Douglas Schantz was a Houston energy executive who, like Miss Ginger, loved the City of New Orleans and travelled there often. That's probably about as much as he and Miss G have in common: the love of a city and the spirit it represents. But really, isn't that enough?
The Houston Chronicle began following his story early Friday morning, when he didn't return to his hotel from a French Quarter bar crawl with his colleagues. For 4 days, police, private eyes, and coworkers combed the French Quarter trying to find anyone who might have seen him, or knew his whereabouts. Many suspected foul play, and hate against New Orleans spewed forth on the Chronicle Blogs about what a dangerous city it was, and how certainly he had met his fate at the hands of some evildoers.
Turns out, New Orleans is not the hell pit they imagined. Even in it's antiquity, the French Quarter is rife with surveillance cameras, and over the course of time, investigators were able to track his movement through the French Quarter. The last camera image of him shows his approach to the banks of the Mississippi, in a restricted area near the docks of the Steamboat Natchez. He never reappeared in the 4 hours of tape that followed.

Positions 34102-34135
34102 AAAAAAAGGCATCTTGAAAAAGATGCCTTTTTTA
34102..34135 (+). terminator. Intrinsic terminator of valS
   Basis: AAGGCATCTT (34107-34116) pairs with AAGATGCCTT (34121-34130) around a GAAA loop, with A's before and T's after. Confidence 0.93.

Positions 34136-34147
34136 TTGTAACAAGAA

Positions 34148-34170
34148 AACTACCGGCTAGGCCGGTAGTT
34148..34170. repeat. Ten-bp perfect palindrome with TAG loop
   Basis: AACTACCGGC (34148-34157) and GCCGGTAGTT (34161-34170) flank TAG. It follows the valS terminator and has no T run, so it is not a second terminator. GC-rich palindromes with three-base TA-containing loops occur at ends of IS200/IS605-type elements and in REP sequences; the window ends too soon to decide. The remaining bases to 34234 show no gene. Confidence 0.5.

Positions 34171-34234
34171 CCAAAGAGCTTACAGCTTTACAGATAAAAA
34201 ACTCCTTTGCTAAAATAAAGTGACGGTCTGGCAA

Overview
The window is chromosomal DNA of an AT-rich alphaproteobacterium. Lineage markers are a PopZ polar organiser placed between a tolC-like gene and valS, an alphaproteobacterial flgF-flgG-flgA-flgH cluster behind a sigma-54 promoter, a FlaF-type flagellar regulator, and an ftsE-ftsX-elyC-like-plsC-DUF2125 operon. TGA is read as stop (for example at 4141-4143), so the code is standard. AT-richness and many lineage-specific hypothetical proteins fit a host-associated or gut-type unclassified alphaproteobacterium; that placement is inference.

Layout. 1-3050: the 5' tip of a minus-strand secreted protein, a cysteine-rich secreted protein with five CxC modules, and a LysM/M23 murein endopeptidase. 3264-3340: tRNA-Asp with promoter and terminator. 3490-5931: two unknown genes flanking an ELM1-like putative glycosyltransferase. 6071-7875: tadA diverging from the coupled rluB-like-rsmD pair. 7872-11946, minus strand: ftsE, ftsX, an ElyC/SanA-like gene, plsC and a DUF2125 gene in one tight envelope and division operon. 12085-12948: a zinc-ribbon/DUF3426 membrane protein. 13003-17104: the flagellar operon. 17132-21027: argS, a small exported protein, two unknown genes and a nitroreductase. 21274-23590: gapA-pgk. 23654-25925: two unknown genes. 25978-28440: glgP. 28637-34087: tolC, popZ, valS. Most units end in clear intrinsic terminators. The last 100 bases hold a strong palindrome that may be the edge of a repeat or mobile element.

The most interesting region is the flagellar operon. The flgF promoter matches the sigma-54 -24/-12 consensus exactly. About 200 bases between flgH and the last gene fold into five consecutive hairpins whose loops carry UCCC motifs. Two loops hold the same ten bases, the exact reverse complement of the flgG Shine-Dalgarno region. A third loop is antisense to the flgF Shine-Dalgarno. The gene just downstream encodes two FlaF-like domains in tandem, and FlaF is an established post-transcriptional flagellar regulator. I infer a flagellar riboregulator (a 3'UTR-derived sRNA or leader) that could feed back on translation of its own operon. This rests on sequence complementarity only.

Today, his body was found in the Mississippi river. No signs of foul play. No suicide note. No reason to think anything other than the guy got drunk, stumbled to the river, and fell in. Such a tragedy, really. Miss Ginger wonders where he thought he was going? And why he violated the restricted area. It's really sad, and Miss G's heart goes out to his family, friends, and coworkers. Really, just a tragic accident.
Yet, Miss G can't help but find herself angered at all the ASSHATS on Chron.com who had to leave comments about "the dangers of New Orleans." Apparently the most dangerous thing about New Orleans these days is that they overserve drunk people.
My heart breaks for his family, his friends, and his company. And my heart breaks for New Orleans.